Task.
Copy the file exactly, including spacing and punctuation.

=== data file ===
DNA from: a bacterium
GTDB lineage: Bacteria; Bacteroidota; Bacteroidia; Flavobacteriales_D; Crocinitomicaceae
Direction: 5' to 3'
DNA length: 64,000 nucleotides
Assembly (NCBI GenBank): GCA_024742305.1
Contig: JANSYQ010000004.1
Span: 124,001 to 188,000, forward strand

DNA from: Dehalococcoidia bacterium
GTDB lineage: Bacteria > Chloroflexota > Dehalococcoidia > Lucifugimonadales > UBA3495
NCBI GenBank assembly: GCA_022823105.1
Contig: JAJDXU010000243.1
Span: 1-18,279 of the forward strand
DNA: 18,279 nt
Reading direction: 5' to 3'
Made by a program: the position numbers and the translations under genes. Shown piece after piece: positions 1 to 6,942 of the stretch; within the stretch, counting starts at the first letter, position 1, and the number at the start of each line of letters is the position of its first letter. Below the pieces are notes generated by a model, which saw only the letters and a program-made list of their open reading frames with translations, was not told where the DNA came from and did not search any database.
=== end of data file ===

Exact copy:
DNA from: a bacterium
GTDB lineage: Bacteria; Bacteroidota; Bacteroidia; Flavobacteriales_D; Crocinitomicaceae
Direction: 5' to 3'
DNA length: 64,000 nucleotides
Assembly (NCBI GenBank): GCA_024742305.1
Contig: JANSYQ010000004.1
Span: 124,001 to 188,000, forward strand

DNA from: Dehalococcoidia bacterium
GTDB lineage: Bacteria > Chloroflexota > Dehalococcoidia > Lucifugimonadales > UBA3495
NCBI GenBank assembly: GCA_022823105.1
Contig: JAJDXU010000243.1
Span: 1-18,279 of the forward strand
DNA: 18,279 nt
Reading direction: 5' to 3'
Made by a program: the position numbers and the translations under genes. Shown piece after piece: positions 1 to 6,942 of the stretch; within the stretch, counting starts at the first letter, position 1, and the number at the start of each line of letters is the position of its first letter. Below the pieces are notes generated by a model, which saw only the letters and a program-made list of their open reading frames with translations, was not told where the DNA came from and did not search any database.